My mom once told me that when a woman looks at a person, she first looks at their face, but when a man looks at a person, he first looks at their crotch.

Hence, the need for women to wear skirts, (can’t let those men “stumble”). This lovely piece of wisdom made me feel even dirtier, because I began to realize how much I was noticing other people’s bodies. When I saw a person, my eyes would travel up and down their body and linger on their butt and (if a girl) her boobs.

I was clearly some sort of freak, only men were supposed to be this way.

Good grief, was I “stumbling?” I hated the girls I saw walking down the sidewalk in tight jeans. How could they flaunt themselves this way? And how could I help but stare? Deep down though, I envied them. When I was around 15 or 16 I was noticing women’s bodies more and more, and women began to enter my fantasies. In a year or two I was thinking about women in a sexual context just as much as I was thinking about men.

I now had another secret to keep, and this one was absolutely damning.

I heard the sermons and speeches; I read the blogs and articles; I listened to the conversations happening around me. Christians hated gay people. God hated gay people. I knew I could never admit my attraction to women and still be accepted by literally anyone I knew. It hurt me every time someone would talk about gay people as if they were evil beings bent on destroying everything good in America. They were a problem that needed to be fixed, and they were certainly not welcome in a church. I felt better because I knew I wasn’t completely gay; I was still attracted to boys. But then what was I? Where did I fit? Would I always be an outcast?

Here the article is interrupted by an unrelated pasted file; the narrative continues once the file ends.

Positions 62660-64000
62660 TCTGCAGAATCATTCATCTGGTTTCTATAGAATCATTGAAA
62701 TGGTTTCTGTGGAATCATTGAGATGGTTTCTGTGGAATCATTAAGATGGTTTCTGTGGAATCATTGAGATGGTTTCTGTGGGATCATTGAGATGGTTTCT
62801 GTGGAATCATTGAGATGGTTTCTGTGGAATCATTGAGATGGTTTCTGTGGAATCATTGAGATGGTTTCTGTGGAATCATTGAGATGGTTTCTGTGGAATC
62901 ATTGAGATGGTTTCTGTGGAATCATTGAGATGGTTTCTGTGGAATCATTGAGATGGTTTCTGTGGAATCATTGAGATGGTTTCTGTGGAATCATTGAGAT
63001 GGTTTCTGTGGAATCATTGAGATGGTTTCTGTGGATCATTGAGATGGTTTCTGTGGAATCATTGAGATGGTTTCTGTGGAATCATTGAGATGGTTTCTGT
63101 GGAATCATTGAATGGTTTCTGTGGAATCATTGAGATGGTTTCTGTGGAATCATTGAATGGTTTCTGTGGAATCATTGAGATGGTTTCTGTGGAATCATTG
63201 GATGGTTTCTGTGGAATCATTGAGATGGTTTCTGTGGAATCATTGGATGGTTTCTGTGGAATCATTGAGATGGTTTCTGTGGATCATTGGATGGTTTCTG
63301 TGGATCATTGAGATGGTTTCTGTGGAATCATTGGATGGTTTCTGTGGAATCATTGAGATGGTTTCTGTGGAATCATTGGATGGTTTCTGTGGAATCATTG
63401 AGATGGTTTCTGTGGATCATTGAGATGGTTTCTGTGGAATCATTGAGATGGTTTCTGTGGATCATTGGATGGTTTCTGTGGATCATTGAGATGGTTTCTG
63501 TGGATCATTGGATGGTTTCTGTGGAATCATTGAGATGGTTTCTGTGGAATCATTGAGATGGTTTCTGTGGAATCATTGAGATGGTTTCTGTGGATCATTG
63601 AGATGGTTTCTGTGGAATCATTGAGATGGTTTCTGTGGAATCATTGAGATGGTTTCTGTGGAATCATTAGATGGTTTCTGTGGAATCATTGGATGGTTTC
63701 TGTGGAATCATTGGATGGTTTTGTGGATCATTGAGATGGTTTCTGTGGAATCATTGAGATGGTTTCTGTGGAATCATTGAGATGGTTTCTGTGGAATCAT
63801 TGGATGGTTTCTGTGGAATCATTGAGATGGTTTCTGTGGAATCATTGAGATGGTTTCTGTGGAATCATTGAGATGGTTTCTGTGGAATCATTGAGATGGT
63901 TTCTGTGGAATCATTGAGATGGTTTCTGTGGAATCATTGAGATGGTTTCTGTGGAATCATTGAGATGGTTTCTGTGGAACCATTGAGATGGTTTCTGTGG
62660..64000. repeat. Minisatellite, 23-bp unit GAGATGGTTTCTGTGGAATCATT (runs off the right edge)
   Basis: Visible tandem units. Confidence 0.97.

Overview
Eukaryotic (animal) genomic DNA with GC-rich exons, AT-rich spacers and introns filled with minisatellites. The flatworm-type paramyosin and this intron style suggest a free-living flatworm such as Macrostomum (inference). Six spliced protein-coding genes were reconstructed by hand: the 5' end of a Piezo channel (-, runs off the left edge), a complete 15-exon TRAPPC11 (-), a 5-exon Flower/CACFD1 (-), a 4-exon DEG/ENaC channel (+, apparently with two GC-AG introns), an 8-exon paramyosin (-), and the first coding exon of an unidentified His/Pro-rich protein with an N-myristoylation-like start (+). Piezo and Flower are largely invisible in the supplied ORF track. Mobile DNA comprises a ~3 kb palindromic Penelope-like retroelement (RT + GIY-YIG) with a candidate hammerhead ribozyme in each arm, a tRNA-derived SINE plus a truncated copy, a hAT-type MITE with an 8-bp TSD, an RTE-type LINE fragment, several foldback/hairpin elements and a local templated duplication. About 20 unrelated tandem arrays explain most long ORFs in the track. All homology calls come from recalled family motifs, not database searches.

Today as I have left homeschooling physically as well as mentally, I finally have the freedom to discover and embrace the person that I am.

For the first time I am perfectly happy and confident in my sexuality. I am attracted to the entire range of sexes and gender expressions; masculine men and feminine men, femme women and butch women, androgynous and genderqueer men and women, and everything in between. Would I take a magic pill that could make me be attracted to only masculine men, one color in a whole rainbow? Fuck no! I love my orientation.

I don’t know if I believe in God, but if there is a God who made me, he made me the way I am and he doesn’t have a problem with it.

I have yet to tell my parents or anyone in my old homeschool circles about my more fluid sexuality. It’s really none of their business. But I feel the desire to throw it in their faces. I want to say, “Look at me! A real live non-straight person. Tell me to my face that I’m going to hell. Tell me that I am destroying the moral fabric of America. Fight to keep me from having the right to marry a woman if I wish. Shove a Bible in my face and lecture me about the morality of who I am. Give me pat answers and tell me to pray more. I’m a person, right in front of you, not an ideology or an obscure Bible verse. Do you want to cut all ties to me and keep me away from your children? Am I any different now than you always thought I was?”

But I know I can’t look back; I have to look forward. I can’t worry about how my old acquaintances might view me; I have to focus on making new friends. Vibrant, fun-loving, intelligent, creative, accepting and open people, like me.

As for what I wish to say to my mother, the cause of my thoroughly shitty childhood, “You told me what it meant to be a woman. You were dead wrong. You told me what my future would be. You were wrong. You told me what was right and how to please God. You were wrong. You told me who I had to be. You were wrong. You were wrong to deny me an education; never giving me basic information about my body and sex caused me a lot of pain for many years. You created an absolute hell and kept me prisoner there, but I have come out beautiful and strong. I am now one of those “femi-nazis’ that you spoke about with such derision. I will forever be exactly who I want to be and love who I want to love.